crowd of 200 people turned out to hear Rebecca Walker's
lecture "Bi-Racial Children and Families" on Wednesday.
What many of them found is a support network they didn't
After Walker spoke, she opened the floor for questions and
comments. When a mother asked about how best to raise her
1-year-old biracial child, Walker offered advice. She then
suggested the woman find others in the area struggling with
the same questions.
No more had the words left her mouth than another woman
raised her hand offering help.
While Walker signed books after her talk, a part of Diversity
Lecture Series VII at Grand Rapids Community College, small
groups gathered around the room: one for parents seeking
schools that value diversity for their mixed-race children;
one for biracial teen-agers who don't feel welcome in any
group; one for parents whose pre-teenage girls are having
trouble figuring out what to do with their hair if it has
characteristics that are neither typically black nor typically
"The hair issue is so huge," said Walker, relishing
the interaction. "This is like a movement meeting."
A movement meeting -- the civil rights movement in Mississippi
-- is where Walker's parents met. Her mother, Alice Walker,
is a southern-born black novelist, while her father is a
white Jewish lawyer from New York. They married in New York
because inter-racial marriages were illegal in Mississippi,
but returned to live in Jackson, Miss., before divorcing
when Walker was 10.
Reading excerpts from her book "Black White and Jewish,"
Walker, 32, described growing from a child who symbolized
the ideals of the civil rights movement to an adolescent
who tried to fit in everywhere but found herself struggling
to fit in anywhere. Last year, she fit into Time Magazine's
list of America's 50 future leaders.
After her parents divorced, Walker was shifted from one
to the other every two years, especially challenging since
each had gone to live in communities that were largely segregated
into white Jewish upper-middle class and black.
"Suddenly, I had to move back and forth between these
completely different worlds that both wanted to claim me
in very specific ways and wanted me to act, move and think
in very specific -- and very different -- ways," she
"I tried desperately to belong and be accepted. I had
to really act to fit in. What I discovered is the performative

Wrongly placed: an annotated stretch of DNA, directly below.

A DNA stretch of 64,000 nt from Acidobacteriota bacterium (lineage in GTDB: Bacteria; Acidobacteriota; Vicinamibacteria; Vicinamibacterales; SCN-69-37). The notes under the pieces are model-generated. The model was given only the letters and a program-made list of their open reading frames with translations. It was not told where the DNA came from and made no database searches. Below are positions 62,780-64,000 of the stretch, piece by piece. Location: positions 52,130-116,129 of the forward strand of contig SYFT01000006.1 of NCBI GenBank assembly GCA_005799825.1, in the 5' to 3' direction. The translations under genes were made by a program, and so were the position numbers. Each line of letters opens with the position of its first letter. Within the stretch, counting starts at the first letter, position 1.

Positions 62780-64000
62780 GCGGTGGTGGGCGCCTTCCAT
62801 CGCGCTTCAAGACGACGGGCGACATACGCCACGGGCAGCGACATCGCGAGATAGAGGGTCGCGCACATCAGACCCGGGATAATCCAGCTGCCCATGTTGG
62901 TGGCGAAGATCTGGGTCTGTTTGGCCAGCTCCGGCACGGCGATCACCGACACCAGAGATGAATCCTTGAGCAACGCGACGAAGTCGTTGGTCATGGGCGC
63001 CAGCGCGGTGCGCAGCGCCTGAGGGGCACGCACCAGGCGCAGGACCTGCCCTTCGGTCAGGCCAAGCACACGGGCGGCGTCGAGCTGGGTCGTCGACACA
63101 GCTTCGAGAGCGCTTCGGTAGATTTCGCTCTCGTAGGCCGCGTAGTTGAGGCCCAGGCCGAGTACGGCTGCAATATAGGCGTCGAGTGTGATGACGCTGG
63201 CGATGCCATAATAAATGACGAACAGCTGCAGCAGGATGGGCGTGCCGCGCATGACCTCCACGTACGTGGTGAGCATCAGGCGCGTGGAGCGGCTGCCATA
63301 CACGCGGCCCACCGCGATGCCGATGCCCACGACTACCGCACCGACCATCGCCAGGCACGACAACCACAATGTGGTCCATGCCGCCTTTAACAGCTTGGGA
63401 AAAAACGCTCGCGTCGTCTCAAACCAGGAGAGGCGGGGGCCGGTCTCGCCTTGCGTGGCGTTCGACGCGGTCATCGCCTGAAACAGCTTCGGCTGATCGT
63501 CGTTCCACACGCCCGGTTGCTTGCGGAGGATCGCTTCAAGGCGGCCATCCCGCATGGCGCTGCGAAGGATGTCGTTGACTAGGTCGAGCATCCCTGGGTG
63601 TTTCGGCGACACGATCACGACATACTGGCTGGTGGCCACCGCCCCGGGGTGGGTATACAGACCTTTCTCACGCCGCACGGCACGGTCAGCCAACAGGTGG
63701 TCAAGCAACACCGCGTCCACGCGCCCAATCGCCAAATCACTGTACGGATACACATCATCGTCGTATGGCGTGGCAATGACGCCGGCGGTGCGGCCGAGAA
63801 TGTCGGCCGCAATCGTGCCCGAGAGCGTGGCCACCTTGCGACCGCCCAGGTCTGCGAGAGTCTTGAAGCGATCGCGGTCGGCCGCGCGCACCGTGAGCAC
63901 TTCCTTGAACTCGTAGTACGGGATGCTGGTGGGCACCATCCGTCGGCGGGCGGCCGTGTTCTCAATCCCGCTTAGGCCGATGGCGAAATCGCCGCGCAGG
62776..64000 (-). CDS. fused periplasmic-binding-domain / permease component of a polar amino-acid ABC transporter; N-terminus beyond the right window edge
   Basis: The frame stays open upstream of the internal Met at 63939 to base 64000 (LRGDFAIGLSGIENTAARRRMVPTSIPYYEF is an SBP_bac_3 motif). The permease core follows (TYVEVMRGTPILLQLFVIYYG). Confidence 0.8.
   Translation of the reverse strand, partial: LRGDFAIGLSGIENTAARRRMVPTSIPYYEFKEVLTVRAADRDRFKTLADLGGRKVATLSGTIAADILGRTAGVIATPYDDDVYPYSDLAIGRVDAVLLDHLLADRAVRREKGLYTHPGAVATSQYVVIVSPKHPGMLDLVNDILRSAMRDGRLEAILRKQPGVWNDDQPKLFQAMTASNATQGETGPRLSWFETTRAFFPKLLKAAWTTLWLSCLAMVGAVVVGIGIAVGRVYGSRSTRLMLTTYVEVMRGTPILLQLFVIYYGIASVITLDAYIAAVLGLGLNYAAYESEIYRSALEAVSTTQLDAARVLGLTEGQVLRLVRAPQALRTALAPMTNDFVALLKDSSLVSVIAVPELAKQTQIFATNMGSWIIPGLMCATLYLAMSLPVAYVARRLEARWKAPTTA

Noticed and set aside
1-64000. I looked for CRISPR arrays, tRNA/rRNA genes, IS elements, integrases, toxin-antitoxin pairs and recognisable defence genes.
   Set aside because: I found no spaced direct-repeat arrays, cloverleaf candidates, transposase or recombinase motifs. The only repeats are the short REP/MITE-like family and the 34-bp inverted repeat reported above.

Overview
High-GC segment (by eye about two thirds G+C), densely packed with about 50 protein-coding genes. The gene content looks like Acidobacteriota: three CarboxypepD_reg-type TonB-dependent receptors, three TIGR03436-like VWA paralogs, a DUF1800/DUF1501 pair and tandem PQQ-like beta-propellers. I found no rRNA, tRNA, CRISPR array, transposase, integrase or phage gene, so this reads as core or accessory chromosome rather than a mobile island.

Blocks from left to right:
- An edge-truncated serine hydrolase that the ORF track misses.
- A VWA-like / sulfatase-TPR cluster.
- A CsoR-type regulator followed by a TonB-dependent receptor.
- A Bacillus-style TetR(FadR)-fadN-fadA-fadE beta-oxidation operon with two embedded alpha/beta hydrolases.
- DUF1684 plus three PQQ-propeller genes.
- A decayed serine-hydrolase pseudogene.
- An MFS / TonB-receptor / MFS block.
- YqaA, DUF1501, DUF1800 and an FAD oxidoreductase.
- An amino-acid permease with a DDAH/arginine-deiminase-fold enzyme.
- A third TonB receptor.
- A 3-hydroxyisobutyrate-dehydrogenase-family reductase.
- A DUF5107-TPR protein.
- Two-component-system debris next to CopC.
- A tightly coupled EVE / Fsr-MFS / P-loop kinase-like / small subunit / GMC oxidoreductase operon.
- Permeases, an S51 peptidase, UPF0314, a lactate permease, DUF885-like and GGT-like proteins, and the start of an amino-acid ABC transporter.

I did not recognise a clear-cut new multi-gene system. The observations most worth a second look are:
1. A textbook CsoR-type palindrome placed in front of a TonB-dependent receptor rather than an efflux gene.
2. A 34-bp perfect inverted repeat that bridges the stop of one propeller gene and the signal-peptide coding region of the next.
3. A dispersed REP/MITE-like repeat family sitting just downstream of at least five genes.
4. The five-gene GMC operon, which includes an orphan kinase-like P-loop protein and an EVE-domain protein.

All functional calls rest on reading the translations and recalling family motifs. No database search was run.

nature of race, class and culture."
Whereas after she moved to be with her father she found
herself concerned about her bat mitzvah, Guess Jeans, and
the latest Police album, she couldn't have cared less about
those things two months before.
"What came to me is we are all constantly performing
race, class and culture," she said. "We learn
how to move, act, and be in accordance with our culture
and class. We do that to give us meaning and help us get
The ways we are conditioned to act, think, believe, and
move according to our culture, Walker said, do not reveal
who we are at the core.
Walker has found peace in the teachings of Buddhism and
accepting herself as she is.
She called people to break out of the scripts their cultural
groups have given them.
"What happens to the self when it is not defined by
one block, one culture?" she asked. "We need to
be able to honor our history but also not be completely
defined by it. We need to be open to something different
happening in the future -- we're expecting it all to happen
over again, and that's no way to live."
Walker emphasized that today she is comfortable with who
she is, though getting to this point has been hard work.
"I have come to a place of radical self-acceptance,
which has allowed the issues of fitting in to subside,"
she said. "Usually, I feel very welcomed where I go,
and I feel very at home because I feel at home with my body
and myself now. I stopped playing the fitting-in game because
you can't win.
Walker suggested that separating people by race is a modern
construct that does more harm than good.
"We all need to deal with the fact that racial purity
is insane," she said. "What we need to realize
is that all of us are mixed. The sooner we can get with
that, the better it will be for all of us. The idea that
we're all pure is an illusion -- we're all more connected
than we realize."